One year ago today, the BSP emerged from the proverbial womb. And I expect the response to living with this little project was kind of parallel to the excitement of bringing a kiddo into the world. Some days you know it was one of the coolest things you’ve done; other days you ask, “What was I thinking? I can’t do this.” And it’s never a question of love. It’s just a question of capacity. That’s okay. Learning our own limitations is an important education in itself.
Something else happened one year ago today. I marched back into the studio to begin recording core tracks for a new CD, Girls, Good & Otherwise. And one week from today, that baby is finally getting its official release into the world.
Which brings us around to the current series of posts. As mentioned in the last post, there are a good number of tasks that ask girls to consider what kind of career they’d really like to have, how they’d go about making it possible. Isn’t that cool?
That same post started us off on an examination of that dream career, which is easy for me to define: my passion is songwriting, and even though I started this work “late” in life (my 30’s), I easily confess that I’m a fool for music–a career that’s about as profitable as my first great love, theater.
BADGE WORK UPDATE: BUSINESS-WISE, ADVENTURES IN GIRL SCOUTING
In the next couple of posts, we’re covering tasks across a few badges, the activities are entirely connected to the release of the new CD. If you’ve ever wanted to launch a product or service into the world, consider these tasks and how you might answer them–I’m pretty sure they should not only make you feel fantastic but also bring you to your knees.
Let’s start with an easy one. The Adventures in Girl Scouting asks scouts to simply debate the advantages of working for oneself. Many of the hardest working people I know work for themselves. There are no 9-to-5 hours, and it’s a scramble to find resources and customers to keep growing. Of course, I know more than a handful of people who work for companies and put in just as much or more time at work. So here’s my list of pros and cons:
Of course, in a remarkably uncertain economy, working for others isn’t as secure as it once was for many Americans who’ve lost more than benefits–they’ve lost their paychecks. And for many who are still employed, stress levels are off the charts as they fear more downsizing.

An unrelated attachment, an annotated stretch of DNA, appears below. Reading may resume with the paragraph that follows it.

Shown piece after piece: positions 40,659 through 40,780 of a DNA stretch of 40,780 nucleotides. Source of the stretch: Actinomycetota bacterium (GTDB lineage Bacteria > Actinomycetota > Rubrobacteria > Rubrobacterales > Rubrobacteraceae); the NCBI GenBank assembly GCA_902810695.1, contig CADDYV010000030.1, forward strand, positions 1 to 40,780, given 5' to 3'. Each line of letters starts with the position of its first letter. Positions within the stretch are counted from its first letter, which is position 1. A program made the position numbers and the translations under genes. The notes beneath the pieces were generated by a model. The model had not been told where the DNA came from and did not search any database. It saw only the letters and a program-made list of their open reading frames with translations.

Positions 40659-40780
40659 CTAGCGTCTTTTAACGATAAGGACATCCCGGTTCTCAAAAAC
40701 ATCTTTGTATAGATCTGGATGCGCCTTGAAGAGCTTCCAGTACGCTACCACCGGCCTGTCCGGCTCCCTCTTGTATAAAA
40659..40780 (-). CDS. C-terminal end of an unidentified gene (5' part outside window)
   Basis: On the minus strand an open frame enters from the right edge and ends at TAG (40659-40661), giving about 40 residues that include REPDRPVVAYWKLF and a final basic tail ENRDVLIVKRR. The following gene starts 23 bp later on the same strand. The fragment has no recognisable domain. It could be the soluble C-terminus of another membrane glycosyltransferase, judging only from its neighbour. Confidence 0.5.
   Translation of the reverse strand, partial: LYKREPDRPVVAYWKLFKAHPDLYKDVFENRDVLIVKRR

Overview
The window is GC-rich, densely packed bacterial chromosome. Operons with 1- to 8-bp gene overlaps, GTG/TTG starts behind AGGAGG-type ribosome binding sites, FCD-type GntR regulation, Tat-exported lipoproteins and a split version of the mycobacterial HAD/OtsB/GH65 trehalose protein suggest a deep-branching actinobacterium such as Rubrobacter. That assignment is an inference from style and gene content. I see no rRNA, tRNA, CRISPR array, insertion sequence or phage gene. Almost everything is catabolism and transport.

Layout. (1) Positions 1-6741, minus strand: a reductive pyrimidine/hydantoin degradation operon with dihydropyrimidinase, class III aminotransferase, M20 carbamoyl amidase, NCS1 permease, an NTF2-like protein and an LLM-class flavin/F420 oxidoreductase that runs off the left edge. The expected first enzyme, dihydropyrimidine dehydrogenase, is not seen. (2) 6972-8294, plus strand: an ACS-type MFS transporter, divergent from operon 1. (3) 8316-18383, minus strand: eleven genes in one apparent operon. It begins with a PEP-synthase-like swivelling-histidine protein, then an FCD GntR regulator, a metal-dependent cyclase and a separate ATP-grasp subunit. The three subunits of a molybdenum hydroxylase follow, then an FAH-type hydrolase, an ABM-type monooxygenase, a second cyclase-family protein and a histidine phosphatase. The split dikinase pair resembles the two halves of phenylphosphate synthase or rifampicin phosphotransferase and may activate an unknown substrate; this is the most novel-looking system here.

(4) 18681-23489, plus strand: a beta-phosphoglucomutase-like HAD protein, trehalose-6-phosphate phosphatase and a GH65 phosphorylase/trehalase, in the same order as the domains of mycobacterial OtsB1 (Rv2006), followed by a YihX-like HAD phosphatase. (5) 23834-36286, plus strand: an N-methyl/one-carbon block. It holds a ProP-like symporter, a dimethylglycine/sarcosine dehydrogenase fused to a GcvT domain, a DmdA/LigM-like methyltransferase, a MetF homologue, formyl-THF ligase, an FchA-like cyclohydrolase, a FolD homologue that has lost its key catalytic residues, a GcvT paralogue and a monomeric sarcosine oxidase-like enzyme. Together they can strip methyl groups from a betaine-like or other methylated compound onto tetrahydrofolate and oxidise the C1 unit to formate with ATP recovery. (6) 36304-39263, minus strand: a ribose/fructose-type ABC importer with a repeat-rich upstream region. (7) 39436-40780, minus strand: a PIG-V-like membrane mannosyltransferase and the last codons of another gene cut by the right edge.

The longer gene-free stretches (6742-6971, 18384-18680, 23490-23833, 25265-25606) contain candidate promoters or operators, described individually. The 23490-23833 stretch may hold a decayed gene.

For some, this might be the worst time imaginable to start a business. They’ll keep the security that they have, thank you very much. For others, this might be the best conceivable time to start a business.
For me, I’ve got a wonderful job that I’m more than happy to keep, but it’s also time to rethink the way I live and work as an artist. It means I’ve pretty much been living both lives for awhile now, and it is–let me be clear on this–both exciting and exhausting. I really do wish I had the energy of a 20-something again. I could use it.
The Business Wise badge puts scouts to task of starting–and running–the business of their dreams. Across a variety of tasks, scouts must consider:
- What product/service their business will provide.
- Who their customers will be.
- Where funding will come from.
- How they will set prices for their product/service.
- How they will keep track of income and expenses
- How they will market their product/service
… and they they’re asked to take part in running this business, based on a plan, for at least one month.
I got this covered.
I’ve been working on my plan for releasing the new CD and increasing my opportunities to play quality gigs for several months. In fact, if anyone wonders why I haven’t posted more in the past couple of months, this is one of the reasons. I’ve got funding, pricing, and promotion set up. I’m assessing my audiences. And more importantly, I started from a set of goals and measurable objectives so I’ll know how close I’m coming to hitting my mark.
This tome has been and will continue to be revised on a regular basis, but I think it’s time I shared it. So if you feel like reading a 37-page plan, you should download the .pdf of this September 18 draft right here:
In the next post, I’ll use some of the tasks around communications to talk about outcomes, successes, and lessons learned.
And in the mean time, HAPPY FIRST BIRTHDAY, BSP! Growing pains are good–I’m grateful for the lessons.